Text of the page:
The entire experience of wandering through Regent's Park became this sort of blur of varied experiences and locales. As I moved past the water, I headed into an area with green fields and people walking their dogs. There were statues set up near soccer goals and open spaces that reminded me of college campuses, but in these places businesspeople rather than students would lie in the grass on their backs wearing suits and leather shoes. Even in the middle of a work day, time can be taken out to feel the cool solitude of a London park.

There's this belief that when you're in a romantic place - and I believe Regent's Park is a romantic place - you end up wishing you could have someone with whom to share the experience. But while I was wandering, my thoughts went to pets - how I missed my own, how I wish I could purchase a dog for the duration of my stay in London. The companionship between master and hound was evident as the dogs snooped through the grass, then anxiously ran back to their owners, free of leashes (called "leads" in the UK), but somehow tethered to their caretaker.

As much as I had wished I could find an animal to share my time with, even more I longed for the childhood days where running around a park introduced games of the imagination into my life. I still use techniques of the creative mind from my earliest days in adult life. Anyone who purports to have matured out of their childhood or adolescence, I personally believe, is lying to themselves.

Around the corner from this group of children - who are visibly dressed in suits and shirts with ties, however a few minutes later were running around the park and pushing each other to the ground - there was a playground where I endeavored to take my childish tendencies and put them to proper use. Climbing onto a swing set, though, I was soon met by odd glances from a couple who had wandered into the playground for a picnic. My self-consciousness took over, but I soon recovered.

Even without my childhood, I maintain this sense of wonderment just through the experience of walking around Regent's Park. The trees form canopies above me and the clouds move more quickly than you can imagine with strong winds pressing them forward, but all I can think of is how I feel more close to nature and more close to my city - a bond that can't be broken or altered as easily as interpersonal relationships might.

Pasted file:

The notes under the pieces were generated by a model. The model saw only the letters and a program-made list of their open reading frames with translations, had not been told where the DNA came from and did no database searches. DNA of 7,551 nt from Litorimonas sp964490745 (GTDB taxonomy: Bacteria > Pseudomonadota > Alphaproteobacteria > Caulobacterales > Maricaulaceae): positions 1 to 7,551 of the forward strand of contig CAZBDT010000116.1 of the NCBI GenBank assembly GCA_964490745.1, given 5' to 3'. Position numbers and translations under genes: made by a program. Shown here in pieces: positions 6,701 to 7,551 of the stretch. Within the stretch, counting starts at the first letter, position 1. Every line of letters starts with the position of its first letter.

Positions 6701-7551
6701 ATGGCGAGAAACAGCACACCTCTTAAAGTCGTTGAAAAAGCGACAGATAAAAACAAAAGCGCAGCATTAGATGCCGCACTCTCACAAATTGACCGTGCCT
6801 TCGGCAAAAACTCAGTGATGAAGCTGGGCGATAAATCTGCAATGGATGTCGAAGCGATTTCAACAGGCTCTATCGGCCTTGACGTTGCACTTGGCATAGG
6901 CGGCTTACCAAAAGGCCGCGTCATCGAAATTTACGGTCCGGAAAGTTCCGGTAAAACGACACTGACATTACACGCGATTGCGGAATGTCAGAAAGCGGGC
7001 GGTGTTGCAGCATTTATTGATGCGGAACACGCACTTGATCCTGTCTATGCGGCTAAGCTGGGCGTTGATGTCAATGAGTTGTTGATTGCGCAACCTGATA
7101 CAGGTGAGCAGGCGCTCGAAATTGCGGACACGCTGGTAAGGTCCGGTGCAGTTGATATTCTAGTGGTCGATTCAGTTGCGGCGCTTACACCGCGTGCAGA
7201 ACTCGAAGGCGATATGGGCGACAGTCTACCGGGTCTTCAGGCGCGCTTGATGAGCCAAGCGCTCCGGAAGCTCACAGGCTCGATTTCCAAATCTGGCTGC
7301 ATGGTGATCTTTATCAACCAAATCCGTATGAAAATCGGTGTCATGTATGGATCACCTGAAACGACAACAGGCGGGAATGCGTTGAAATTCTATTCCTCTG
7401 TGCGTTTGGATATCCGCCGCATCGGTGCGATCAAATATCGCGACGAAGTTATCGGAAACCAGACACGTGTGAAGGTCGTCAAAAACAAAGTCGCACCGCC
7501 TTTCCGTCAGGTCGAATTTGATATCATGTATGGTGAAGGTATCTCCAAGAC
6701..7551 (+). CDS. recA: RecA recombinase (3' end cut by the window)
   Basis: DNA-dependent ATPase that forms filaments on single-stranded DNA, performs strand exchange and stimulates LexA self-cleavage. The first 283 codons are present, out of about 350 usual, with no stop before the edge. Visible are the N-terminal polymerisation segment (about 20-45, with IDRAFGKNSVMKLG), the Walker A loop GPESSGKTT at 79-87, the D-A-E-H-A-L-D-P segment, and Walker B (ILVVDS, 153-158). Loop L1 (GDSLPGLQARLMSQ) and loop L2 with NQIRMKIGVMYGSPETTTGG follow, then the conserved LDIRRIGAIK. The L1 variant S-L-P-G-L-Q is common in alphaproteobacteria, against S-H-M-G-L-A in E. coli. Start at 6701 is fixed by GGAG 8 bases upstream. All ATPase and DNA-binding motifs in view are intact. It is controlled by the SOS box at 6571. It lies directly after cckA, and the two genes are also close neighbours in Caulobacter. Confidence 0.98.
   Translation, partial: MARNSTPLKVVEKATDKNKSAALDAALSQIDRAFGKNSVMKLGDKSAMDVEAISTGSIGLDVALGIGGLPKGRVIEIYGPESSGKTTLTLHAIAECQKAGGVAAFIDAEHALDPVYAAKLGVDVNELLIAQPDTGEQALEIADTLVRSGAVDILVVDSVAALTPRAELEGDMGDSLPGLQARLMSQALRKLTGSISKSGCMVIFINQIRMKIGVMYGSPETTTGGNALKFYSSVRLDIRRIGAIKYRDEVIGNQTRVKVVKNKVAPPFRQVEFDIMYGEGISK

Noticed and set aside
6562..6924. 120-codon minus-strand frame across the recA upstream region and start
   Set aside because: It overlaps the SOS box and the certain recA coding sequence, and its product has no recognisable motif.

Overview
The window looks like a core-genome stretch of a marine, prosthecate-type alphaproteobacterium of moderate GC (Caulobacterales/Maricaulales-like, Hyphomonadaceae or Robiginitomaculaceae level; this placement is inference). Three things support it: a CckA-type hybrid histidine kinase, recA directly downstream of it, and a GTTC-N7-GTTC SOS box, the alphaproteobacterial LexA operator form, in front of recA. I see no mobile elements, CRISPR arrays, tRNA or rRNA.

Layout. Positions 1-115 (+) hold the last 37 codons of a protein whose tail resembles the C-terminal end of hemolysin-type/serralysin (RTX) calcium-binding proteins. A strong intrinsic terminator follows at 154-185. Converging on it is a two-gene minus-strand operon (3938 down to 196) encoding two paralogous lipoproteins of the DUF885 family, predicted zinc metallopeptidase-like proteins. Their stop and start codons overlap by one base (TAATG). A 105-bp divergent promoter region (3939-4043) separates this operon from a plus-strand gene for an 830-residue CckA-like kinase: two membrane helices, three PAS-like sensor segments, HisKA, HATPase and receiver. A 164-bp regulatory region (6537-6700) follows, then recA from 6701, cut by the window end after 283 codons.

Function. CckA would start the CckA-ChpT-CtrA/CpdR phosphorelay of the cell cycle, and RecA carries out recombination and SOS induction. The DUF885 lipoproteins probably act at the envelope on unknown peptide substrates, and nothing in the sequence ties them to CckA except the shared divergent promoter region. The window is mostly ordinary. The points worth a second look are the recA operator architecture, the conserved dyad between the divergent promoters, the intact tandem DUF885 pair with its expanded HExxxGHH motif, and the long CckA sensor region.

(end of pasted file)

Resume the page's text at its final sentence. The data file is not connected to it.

As I rounded out the experience, unaware that it was coming to an end but somehow clairvoyantly anticipating that I would soon be arriving back where I started in my journey through Regent's Park, I came upon a gazebo. It was unassuming, made of dark wood with a lone bench inside. Rickety and worn from overuse compared to its counterparts which line the gravel on the designated walkways of the park, the bench quivered when I sat down on it. It had names and letters etched into it, indications of lovers who'd stopped there or perhaps activists who felt strongly enough to put knife to wood.

I took a moment to reflect on my feelings walking through the park. After an hour and a half, my feet were not in pain. I was not aware of any troubles in my life. I had not checked my phone since I'd started my revolution. I was cut off from reality, but still sitting right in the middle of it all.

Taking my poetry journal out of my bag, I opened it to the most recently inscribed upon page only to realize that the last time I'd written in it was nearly a year ago. Celeste (what I've named my poetry journal) had gotten me through some of the roughest times of my life, but after I'd started to recover I'd neglected her. So I wrote a poem, as both an opportunity for expression and an apology.

It was only fitting that I reopened a previously well-used journal in a place where I have renewed myself and my healthy sense of wonder for the world. You never imagine that a walk in a local park will turn into a chance to reflect on your own status in the world.

But I think that's why I love London. A little walk down the street may consist of so many twists and turns, so many moments of confusion, that you can't help but think about anything and everything. In this case, for me today, anything and everything was beautiful.